There are a number of ways in which your employment can come to an end
This page also covers the alternatives to receiving notice from your employer, pay, holiday pay, references and claiming unemployment benefit.
You are a permanent employee if your contract of employment does not state an end date, amongst other things.
You can formally resign from the workplace by giving a notice of resignation, in writing, that clearly states your intention, to leave to your employer. But, the notice should be given either the legal minimum time or the time mentioned in your contract before you intend to leave, whichever is longer. If you have worked for your employer for one month or more, the legal minimum notice period is one week’s notice. If you have worked for your employer for less than month, the notice period should be reasonable.
You will still be paid as usual during the notice period, which starts the day you handed over the notice letter. But, you are not entitled to regular pay if you are involved in strike action after giving notice or did not give any notice at all. Once you have given notice in accordance with the employment contract the employer must let you go.
If you are a permanent employee, you are hired to work without any specific time frame for your exit from whatever particular work you are undertaking within that capacity of employment.
Your contract is a fixed term contract if it states an end date or specific duration for employment. You may also be on a fixed term contract if you are hired to cover for someone else on maternity leave or if you are employed for at least six months during the peak time.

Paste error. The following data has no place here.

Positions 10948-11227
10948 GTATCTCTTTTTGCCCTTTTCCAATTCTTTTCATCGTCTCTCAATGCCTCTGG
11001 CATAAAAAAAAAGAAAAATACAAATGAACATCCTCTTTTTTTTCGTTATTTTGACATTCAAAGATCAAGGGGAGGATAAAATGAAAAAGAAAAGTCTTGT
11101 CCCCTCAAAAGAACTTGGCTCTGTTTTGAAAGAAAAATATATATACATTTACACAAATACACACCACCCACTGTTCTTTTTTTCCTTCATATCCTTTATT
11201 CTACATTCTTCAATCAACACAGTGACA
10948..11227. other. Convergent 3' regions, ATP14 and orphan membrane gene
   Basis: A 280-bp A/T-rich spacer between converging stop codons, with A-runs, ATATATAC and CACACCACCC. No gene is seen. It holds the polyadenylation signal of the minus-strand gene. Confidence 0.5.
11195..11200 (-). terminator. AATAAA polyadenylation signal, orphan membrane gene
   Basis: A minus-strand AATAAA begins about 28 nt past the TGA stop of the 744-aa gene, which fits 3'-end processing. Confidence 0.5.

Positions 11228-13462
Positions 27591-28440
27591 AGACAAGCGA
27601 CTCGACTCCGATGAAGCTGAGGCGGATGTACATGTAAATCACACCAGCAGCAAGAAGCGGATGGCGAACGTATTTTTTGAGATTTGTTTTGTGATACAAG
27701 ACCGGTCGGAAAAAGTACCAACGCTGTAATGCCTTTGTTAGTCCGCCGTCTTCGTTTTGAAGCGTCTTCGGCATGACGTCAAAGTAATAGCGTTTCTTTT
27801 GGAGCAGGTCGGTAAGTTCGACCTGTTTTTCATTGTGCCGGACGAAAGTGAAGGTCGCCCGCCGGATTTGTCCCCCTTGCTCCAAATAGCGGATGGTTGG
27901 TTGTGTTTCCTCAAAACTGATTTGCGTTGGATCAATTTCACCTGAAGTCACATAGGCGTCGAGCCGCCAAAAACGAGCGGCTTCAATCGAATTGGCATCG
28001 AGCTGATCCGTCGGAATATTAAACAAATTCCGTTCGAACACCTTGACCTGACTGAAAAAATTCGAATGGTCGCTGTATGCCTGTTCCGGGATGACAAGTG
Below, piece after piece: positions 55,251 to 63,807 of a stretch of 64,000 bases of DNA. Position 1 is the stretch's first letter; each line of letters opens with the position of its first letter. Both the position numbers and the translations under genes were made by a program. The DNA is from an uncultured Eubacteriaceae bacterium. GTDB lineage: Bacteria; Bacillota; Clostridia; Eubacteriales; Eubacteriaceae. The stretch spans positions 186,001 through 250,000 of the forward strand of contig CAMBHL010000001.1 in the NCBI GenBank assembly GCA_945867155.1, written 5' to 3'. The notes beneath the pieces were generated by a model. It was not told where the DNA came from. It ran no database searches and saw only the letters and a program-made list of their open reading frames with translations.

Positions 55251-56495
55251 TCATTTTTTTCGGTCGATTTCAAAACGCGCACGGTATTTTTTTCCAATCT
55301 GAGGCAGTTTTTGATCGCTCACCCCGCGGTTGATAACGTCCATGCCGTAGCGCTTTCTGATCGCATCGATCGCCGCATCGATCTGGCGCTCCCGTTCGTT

You are not on a fixed term contract if:
You are not entitled to any notice, unless you have been working for two years or over. If you continue to work beyond the end date stated in your contract, you would still be considered as being on a fixed-term contract unless you receive a new permanent contract (see above). If you do continue to work beyond your initial fixed term contract end date, there is an "implied agreement’ between you and your employer that the end date has been altered.
Your employer does not have to renew your contract. But, they must have a fair reason for not doing so. If they do not, you can still claim unfair dismissal if you have been employed for one year before or two years after April 2012. You would still be able to claim for unfair dismissal after one year if you started before April 2012 and your finish date is after April 2012.
If you try to resign from a fixed term contract early, you may be in breach of contract. But, you will have certain rights as an employee. As long as you give your employer a week’s notice if you have worked for three months or more, then ending a fixed term contract should be similar to ending permanent employment. If your employer tries to end a fixed term contract early however, it must be stated in the employment contract that they can do this is, but they must give you one week’s notice if you have worked at least a month. If the contract does not allow them end your employment early, and they try to, they will be in breach of contract. If you suspect that your employer is in breach of contract, try to discuss it with them informally first. If this fails, you can contact your local Citizens Advice Bureau or a solicitor for advice on your rights as an employee and whether or not you should pursue an employment tribunal hearing.
Your employer can dismiss you, because:
But your employer would still have to follow certain disciplinary procedures.
In the case of the quality of your work, they should let you know that your work is not satisfactory and should give you an opportunity to improve or should give reasonable time to recover from illness. They must provide support if you have a disability to help you to do the job. Your employer must also explain why they felt the need to dismiss you.